I have got some sewing done, however, as we had a "crafternoon" on the weekend, and I had a sewing date last night, but unfortunately I'm not quite in the position to share pics of things yet. I have finished my Vogue 2902 dress but need to wait until mid next week until I have the matching belt to show you photos. 

I've made some very good progress on my Beignet, which I've been sewing along with Claire, and should hopefully finish that soon too (although I do still need buttons). So bear with me during this unscheduled break, I will hopefully have some finished things to share with you soon!

Saturday, February 4, 2012

Tutorial: Vogue 2902 - Attaching the straps

I recently bought this Vintage Vogue pattern, which is going to be used for a special occasion later in the year, but after looking at the bizarre instructions for attaching the straps I decided to make up a practice version to have a go at an alternative method.

The pattern has you make up the bodice as if it's strapless, and then to make a fully enclosed tube for the straps part, which is slip stitched onto the top of the bodice on the outside (the top edge of the straps section lines up exactly with the top of the bodice).

I didn't want to do it this way for three main reasons:
1) I didn't want to trust or do that much hand stitching on it
2) If you do the straps in a contrast fabric and there is any slight gape when you move you'd see the bodice fabric on the inside of the neckline rather than the contrast.
3) Any visible hand stitches would be very noticeable with the fabric I'm likely to end up using for the "real thing"

Anyway, I came up with another method for attaching the straps that I think worked really well, so I thought I'd share it. It does still have a little hand stitching, but it's not integral to holding the dress up, and isn't visible. It does however solve the contrast at the neckline point.

The bodice was stitched together as per the instructions.

I stitched the straps section together as instructed EXCEPT I did not stitch along the bottom of the straps, as shown here:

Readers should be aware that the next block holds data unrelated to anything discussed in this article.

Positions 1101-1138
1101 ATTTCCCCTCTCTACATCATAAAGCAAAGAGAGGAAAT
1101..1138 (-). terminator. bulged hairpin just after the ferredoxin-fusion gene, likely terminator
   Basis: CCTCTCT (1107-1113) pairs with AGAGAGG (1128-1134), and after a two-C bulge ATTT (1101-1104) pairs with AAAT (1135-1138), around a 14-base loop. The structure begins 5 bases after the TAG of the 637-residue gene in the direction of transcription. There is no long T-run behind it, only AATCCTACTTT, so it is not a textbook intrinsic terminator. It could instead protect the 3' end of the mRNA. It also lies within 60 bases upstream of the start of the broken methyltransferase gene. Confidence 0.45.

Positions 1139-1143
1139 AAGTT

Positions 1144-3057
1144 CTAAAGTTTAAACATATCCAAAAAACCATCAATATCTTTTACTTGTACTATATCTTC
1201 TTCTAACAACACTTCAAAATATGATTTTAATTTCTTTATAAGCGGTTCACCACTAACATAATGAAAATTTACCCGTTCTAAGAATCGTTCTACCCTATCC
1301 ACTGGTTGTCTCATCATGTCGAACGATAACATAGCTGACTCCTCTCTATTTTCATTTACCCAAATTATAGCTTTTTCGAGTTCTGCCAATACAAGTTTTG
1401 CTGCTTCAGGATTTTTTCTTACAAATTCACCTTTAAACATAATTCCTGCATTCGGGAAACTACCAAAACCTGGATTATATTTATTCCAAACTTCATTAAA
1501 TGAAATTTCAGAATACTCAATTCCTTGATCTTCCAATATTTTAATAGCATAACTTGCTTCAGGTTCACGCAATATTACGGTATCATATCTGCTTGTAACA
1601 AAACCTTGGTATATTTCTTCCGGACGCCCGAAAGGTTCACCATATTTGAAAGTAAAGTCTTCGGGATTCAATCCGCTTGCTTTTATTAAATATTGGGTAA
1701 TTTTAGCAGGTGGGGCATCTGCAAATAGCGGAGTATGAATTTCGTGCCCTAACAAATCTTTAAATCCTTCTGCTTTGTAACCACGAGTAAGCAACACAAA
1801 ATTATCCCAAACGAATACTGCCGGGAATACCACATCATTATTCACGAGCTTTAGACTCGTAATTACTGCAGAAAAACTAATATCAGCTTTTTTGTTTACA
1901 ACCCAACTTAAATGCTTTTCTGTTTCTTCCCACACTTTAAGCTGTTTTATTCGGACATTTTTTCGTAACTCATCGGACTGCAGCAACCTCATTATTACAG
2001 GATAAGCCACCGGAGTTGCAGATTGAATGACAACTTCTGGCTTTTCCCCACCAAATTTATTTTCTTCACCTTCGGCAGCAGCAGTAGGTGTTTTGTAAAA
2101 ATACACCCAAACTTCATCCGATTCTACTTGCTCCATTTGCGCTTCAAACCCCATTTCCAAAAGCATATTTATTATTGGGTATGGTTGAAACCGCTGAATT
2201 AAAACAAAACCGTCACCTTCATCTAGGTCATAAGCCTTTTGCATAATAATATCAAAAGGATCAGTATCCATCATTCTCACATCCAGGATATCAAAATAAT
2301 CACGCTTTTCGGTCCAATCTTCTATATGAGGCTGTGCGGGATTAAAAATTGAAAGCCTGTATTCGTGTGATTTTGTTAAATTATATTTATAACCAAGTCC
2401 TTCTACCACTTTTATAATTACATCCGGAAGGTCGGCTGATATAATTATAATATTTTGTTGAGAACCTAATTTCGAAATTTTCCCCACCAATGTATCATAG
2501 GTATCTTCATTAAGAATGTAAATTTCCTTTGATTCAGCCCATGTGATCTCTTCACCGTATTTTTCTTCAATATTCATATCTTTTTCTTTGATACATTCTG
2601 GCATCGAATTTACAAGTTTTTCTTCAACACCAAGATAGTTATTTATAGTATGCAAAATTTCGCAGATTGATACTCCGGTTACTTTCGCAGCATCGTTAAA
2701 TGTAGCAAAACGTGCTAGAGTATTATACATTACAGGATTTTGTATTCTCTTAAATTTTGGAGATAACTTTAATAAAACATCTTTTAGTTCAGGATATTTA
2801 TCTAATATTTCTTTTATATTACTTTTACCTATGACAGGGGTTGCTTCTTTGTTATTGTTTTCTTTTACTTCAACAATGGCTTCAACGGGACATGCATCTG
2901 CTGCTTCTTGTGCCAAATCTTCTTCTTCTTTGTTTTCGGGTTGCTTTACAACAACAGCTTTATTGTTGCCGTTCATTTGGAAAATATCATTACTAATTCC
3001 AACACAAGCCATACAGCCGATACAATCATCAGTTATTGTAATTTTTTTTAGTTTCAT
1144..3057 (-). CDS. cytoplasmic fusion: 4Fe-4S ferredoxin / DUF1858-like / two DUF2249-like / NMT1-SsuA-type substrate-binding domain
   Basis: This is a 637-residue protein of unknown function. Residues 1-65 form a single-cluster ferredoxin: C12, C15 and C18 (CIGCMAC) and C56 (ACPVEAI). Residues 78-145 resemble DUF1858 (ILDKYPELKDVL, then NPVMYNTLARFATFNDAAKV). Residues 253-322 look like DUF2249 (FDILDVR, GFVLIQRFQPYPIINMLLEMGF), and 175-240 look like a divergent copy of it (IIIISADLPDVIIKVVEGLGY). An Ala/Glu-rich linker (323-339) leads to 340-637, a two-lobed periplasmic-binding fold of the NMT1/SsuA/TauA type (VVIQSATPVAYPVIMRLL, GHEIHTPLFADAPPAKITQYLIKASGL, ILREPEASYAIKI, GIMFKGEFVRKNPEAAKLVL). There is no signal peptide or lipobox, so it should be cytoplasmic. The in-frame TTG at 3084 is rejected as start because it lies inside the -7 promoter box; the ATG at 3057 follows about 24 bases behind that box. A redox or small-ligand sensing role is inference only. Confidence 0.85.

Then I went about folding up the seam allowance along the bottom of that piece. The first method I thought to use was just to mark the seam allowance and fold it up like so:

However it's actually quite tricky to get a nice smooth curve doing this method. A slightly better method is to do a line of stitching just inside the seam allowance along the line you want to fold:

You can then fold just to the inside of this line of stitching and you get a much smoother curve:

I would suggest folding a slightly larger seam allowance on the inside of the band than the outside.

Once I'd folded and pressed the seam allowance on both sides of the band I stitched the INSIDE of the band to the bodice by machine. I pinned the band to the machine, lining the top of the bodice up with the top of the band, with the band enclosing the bodice, and stitched along about 1/8" from the edge of the bodice band.

 Importantly, this line of stitching must be inside the size of the band on the outside to keep the stitches invisible from the outside. This is why I suggested making the inside seam allowance larger.

There will now be a line of stitching along the top of the bodice holding the inside band in place, which will then be covered up by the outside of the band.

The last step is to stitch the outside band down invisibly by hand. Doing a slipstitch along the edge of the fabric is the 'obvious' way of doing it, but after doing a couple of inches of this I decided that it was still too visible, so I folded back the first 1/8" of the band and did my line of stitches just under there (just inside my line of stitching from before, being careful not to catch the outside layer of the band and only the seam allowance):

When you let go of the folded back bit and let it sit flat your stitches are completely invisible. Here is a comparison of the two stitch types.

Normal slip stitch on edge of band:

My method folding it back slightly and stitching only the underneath layer:

Here's a peek at what the finished band looks like:

I hope those instructions are clear. If you have any questions please feel free to ask them in the comments and I'll to my best to answer them.

I'll share pics of the whole dress once it's finished - I still need to put in the zip and hem it.